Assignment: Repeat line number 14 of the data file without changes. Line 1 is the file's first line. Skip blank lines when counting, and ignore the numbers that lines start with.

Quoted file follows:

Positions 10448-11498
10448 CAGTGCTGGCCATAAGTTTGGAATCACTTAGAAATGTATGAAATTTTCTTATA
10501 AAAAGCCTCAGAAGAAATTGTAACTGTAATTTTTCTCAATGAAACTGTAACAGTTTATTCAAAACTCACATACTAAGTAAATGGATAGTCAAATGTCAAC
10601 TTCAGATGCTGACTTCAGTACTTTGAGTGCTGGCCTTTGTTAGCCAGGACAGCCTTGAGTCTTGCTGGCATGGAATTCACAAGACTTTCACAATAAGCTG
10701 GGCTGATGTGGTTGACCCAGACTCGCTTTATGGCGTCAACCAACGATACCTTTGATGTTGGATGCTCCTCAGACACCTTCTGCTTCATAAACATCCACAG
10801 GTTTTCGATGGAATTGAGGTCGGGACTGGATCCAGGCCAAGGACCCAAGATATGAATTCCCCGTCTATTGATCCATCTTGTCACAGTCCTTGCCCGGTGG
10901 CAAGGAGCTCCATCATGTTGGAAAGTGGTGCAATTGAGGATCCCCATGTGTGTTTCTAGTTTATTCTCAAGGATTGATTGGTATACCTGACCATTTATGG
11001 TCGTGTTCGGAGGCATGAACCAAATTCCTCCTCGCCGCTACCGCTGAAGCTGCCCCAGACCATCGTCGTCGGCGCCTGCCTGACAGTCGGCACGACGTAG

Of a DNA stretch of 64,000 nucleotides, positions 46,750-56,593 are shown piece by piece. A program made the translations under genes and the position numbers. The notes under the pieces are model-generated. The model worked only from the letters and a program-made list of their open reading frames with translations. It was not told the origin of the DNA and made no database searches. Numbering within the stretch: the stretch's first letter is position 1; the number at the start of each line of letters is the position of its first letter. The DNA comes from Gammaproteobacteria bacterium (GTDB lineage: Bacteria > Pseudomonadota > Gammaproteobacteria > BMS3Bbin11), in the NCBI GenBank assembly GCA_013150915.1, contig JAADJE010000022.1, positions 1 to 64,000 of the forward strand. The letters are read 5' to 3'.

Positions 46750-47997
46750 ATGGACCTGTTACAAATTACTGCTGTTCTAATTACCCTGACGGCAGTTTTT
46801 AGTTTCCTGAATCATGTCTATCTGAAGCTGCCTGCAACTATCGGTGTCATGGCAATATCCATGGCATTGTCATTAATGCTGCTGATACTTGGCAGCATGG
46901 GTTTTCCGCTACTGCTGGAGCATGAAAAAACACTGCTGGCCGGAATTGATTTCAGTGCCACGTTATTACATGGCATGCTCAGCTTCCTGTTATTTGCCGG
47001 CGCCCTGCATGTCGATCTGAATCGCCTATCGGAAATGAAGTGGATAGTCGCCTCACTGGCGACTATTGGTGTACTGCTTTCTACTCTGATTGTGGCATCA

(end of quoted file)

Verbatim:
47001 CGCCCTGCATGTCGATCTGAATCGCCTATCGGAAATGAAGTGGATAGTCGCCTCACTGGCGACTATTGGTGTACTGCTTTCTACTCTGATTGTGGCATCA